Supreme Court Opens the Door for States to Collect Online Sales Tax

South Dakota v. Wayfair and Its Profound Effects

The U.S. Supreme Court made sweeping changes to how sales tax laws can be enforced by overturning a 26-year-old precedent.  In South Dakota v. Wayfair, the Court held that physical presence is no longer necessary for a state to enforce sales tax laws against out-of-state sellers.  Countless online retailers have relied upon the “physical presence” requirement over the last three decades to avoid paying sales tax where they had no offices, employees, inventory, or other physical contacts.  The Court held that the “physical presence” rule was no longer sound and that states can tax any activity that has a “substantial nexus,” in this case through “extensive virtual presence” within the taxing state.  In the Wayfair case, the Court found that selling more than $100,000 in goods or engaging in more than 200 transactions annually created a substantial nexus with the state.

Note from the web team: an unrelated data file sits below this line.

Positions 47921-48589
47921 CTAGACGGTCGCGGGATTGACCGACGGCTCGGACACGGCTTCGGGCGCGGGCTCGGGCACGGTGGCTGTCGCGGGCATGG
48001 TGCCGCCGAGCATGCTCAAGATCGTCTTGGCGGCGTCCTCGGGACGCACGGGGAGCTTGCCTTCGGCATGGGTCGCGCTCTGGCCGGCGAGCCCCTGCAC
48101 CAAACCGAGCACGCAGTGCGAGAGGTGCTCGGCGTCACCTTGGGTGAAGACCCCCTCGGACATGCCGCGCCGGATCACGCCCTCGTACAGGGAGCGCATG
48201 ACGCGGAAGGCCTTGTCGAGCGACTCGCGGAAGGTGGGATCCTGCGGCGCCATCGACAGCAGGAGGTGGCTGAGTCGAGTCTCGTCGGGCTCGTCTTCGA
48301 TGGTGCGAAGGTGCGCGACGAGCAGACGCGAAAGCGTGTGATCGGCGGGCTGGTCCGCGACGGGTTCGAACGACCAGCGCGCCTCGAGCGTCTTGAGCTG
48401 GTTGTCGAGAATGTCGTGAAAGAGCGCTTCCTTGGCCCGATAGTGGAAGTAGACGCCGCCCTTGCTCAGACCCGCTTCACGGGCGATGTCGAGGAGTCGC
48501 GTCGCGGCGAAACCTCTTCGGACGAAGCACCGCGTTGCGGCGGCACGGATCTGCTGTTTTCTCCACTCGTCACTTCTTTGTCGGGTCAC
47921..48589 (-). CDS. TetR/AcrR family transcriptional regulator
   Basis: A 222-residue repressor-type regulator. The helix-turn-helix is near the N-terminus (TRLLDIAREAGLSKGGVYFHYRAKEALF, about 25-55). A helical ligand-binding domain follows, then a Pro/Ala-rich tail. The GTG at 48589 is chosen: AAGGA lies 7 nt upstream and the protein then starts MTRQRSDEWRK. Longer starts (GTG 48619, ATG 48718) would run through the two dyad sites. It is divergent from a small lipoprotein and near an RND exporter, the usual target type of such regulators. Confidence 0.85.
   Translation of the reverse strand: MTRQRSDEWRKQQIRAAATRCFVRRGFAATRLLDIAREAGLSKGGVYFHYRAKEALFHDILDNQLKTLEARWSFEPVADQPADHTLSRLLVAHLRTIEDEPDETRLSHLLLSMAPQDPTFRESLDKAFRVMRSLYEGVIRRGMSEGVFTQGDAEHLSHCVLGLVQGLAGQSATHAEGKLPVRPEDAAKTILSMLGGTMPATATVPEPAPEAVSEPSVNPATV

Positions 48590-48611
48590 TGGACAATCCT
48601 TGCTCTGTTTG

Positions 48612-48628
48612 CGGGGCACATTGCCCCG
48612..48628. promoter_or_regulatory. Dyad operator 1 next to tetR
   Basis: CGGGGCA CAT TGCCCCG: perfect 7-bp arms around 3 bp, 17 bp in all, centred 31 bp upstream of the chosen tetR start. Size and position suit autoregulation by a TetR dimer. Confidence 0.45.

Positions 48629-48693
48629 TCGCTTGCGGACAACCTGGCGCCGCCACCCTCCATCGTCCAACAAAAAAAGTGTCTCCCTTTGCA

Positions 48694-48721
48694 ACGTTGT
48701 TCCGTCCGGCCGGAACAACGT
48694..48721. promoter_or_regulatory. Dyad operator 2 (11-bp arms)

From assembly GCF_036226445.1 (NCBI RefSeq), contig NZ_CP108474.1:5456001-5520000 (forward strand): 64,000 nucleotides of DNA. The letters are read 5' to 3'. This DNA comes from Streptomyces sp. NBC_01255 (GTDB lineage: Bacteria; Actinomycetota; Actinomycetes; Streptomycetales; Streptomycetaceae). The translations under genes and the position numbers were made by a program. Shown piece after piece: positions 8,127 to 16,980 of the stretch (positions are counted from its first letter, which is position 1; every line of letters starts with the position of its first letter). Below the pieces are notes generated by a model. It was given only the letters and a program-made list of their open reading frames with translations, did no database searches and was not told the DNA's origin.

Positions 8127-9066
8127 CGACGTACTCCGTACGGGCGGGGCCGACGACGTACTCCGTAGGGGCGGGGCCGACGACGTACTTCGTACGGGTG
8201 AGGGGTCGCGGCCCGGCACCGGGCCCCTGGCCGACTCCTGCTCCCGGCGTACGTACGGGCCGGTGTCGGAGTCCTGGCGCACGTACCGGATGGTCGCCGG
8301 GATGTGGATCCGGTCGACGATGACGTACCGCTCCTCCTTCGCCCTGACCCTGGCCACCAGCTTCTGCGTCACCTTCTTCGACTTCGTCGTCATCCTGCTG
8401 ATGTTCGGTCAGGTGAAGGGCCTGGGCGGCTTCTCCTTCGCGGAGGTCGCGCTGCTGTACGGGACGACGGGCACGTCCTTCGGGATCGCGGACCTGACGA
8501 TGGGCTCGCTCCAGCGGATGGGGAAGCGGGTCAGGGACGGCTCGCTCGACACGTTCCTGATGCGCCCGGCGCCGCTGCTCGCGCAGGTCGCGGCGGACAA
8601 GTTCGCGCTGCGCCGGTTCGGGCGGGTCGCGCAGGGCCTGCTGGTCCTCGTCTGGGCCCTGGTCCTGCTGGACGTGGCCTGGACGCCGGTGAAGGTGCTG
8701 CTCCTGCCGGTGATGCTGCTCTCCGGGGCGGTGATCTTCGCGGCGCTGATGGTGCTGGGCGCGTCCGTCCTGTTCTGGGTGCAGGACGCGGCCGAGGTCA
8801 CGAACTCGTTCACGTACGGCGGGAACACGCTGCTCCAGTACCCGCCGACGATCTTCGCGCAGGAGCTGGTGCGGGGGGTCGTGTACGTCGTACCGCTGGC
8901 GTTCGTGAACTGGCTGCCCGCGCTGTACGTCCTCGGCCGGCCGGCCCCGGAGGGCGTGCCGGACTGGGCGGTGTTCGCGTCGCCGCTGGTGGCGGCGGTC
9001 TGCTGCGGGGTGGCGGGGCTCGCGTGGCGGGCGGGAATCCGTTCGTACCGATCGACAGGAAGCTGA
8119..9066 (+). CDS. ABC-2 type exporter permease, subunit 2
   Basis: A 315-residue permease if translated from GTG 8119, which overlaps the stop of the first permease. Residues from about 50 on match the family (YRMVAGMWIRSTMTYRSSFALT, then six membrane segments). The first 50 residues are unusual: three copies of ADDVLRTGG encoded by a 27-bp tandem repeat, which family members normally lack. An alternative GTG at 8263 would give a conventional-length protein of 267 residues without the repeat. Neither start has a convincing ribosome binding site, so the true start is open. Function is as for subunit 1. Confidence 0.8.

The consequences of this decision are profound.  Under prior precedent, online retailers only needed to be concerned about the sales tax laws in states where they had a physical presence.  Presumably, for many retailers, this was only a few states.  Retailers could control where they were liable for sales tax by structuring their operations accordingly.  The ruling in Wayfair means that online retailers could be liable for sales tax in every state.  The activities of consumers now dictate where online retailers must register, not management decisions about how to structure operations.

The Wayfair ruling does not mean that retailers are automatically liable for sales tax in each state where they have consumers.  Most states will need to pass legislation that requires online retailers to collect and remit sales tax.  The legislation will most likely not apply to small retailers that make only a few sales per year to residents of the state.  This is because under the now existing law, states may only tax retailers with a “substantial nexus” within the state.  Other states will likely adopt a standard similar to South Dakota’s ($100,000 in sales/200 transactions) since the Court held that this qualifies as a “substantial nexus.”

With the Court’s holding in the Wayfair case, online retailers should monitor their activities in each state where they have consumers to determine where they are liable to collect sales tax.